The 52-year-old Annandale man identified as a person of interest in the disappearance of Jacob Wetterling was indicted Wednesday on 25 child pornography charges.

The nine-page indictment details charges against Danny James Heinrich, who has been in federal custody since late October on five similar charges. The indictment added 20 charges related to possessing and receiving child pornography both in print and digital images. Some of the material featured prepubescent children under age 12.

Jacob Wetterling’s name doesn’t appear in the indictment, but shortly after Heinrich’s arrest last fall, a federal agent testified in court that he was a “person of interest” in Jacob’s disappearance 26 years ago.

After more than two decades with rarely a formal hint about the identity of Jacob’s kidnapper, the revelation was stunning to a generation of Minnesotans who know the details of the case and are haunted by the horror and unresolved mystery of his disappearance.

No one has ever been charged in Jacob’s abduction. He was kidnapped on Oct. 22, 1989, at gunpoint by a masked man not far from his home in St. Joseph, Minn. He and his brother and a friend were returning from a store after renting a movie. His fate and his whereabouts remain unknown.

The FBI agent who testified last month said Heinrich was now the focus of interest because of similarities to another case. In January 1989, a man forced a 12-year-old Cold Spring boy into his car, drove for 15 minutes and then sexually assaulted him.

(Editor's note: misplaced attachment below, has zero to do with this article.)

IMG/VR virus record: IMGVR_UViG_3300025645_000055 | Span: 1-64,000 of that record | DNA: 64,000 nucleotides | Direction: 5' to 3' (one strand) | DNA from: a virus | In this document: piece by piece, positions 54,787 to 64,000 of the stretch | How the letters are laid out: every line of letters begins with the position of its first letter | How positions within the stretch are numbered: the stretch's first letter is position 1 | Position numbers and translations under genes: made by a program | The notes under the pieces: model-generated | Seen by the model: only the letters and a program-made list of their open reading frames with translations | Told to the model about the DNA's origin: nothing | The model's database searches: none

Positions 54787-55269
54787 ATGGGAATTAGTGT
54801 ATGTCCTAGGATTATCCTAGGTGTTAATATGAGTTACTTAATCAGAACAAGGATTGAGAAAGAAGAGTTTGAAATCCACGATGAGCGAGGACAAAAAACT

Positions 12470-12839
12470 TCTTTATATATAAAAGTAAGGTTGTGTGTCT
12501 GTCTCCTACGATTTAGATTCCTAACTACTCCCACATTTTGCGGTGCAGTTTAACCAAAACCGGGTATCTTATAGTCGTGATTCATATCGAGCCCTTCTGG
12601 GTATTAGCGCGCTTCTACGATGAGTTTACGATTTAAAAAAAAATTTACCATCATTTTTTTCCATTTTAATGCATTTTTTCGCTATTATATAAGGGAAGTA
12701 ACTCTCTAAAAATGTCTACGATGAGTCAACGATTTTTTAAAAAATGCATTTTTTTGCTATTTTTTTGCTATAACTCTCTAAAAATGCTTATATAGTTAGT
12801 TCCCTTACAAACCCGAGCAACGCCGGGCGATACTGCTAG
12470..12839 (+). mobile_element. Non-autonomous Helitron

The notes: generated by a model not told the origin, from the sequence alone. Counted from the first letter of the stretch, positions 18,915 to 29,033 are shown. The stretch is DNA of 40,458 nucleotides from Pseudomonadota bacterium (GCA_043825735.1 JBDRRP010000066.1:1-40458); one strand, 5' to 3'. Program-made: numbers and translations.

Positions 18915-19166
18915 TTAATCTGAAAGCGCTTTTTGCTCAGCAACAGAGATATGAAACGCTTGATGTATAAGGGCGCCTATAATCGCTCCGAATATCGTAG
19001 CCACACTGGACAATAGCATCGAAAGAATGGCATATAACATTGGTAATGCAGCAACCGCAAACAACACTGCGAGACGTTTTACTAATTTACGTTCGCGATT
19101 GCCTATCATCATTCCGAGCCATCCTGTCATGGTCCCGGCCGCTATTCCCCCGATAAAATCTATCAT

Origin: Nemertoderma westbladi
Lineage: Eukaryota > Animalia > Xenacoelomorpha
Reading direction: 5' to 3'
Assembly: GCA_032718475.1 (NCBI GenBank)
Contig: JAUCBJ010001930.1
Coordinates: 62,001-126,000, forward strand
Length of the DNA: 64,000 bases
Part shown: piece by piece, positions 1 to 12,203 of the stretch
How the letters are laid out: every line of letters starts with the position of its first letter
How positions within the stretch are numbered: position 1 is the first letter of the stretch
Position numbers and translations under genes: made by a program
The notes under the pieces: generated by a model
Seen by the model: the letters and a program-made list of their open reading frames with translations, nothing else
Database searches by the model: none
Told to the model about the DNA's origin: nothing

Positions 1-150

After releasing him, the driver told the boy “not to look back or he would be shot,” according to court documents.

DNA evidence later found on the sweatshirt of the boy, Jared Scheierl, now 39, matched Heinrich. That match, made this year, “would not be expected to occur more than once among unrelated individuals in the world population,” according to the criminal complaint. Heinrich could not be charged in Scheierl’s case because the statute of limitations had run out, authorities said in October.

Indictment follows charges

Heinrich initially was charged with child pornography through a criminal complaint. Prosecutors then sought the grand jury indictment made public Wednesday, as is custom.

The additional charges weren’t unexpected. In July, when federal investigators searched Heinrich’s home, they reported finding 19 three-ring binders containing numerous images of child pornography with some of the images mentioned in the indictment dating to 2009.

When authorities arrived at his house with the search warrant, the FBI agent testified that Heinrich described himself as “a dirty old man” but denied creating pornography or sharing it with anyone. None of the charges alleges that Heinrich distributed pornography.

During the search of Heinrich’s home, the FBI agent testified that investigators also found more than 100 hours of video of children in the neighborhood. Some of the video focused on their crotches. All of the children were clothed.

 

Staff Writer Jenna Ross contributed to this report.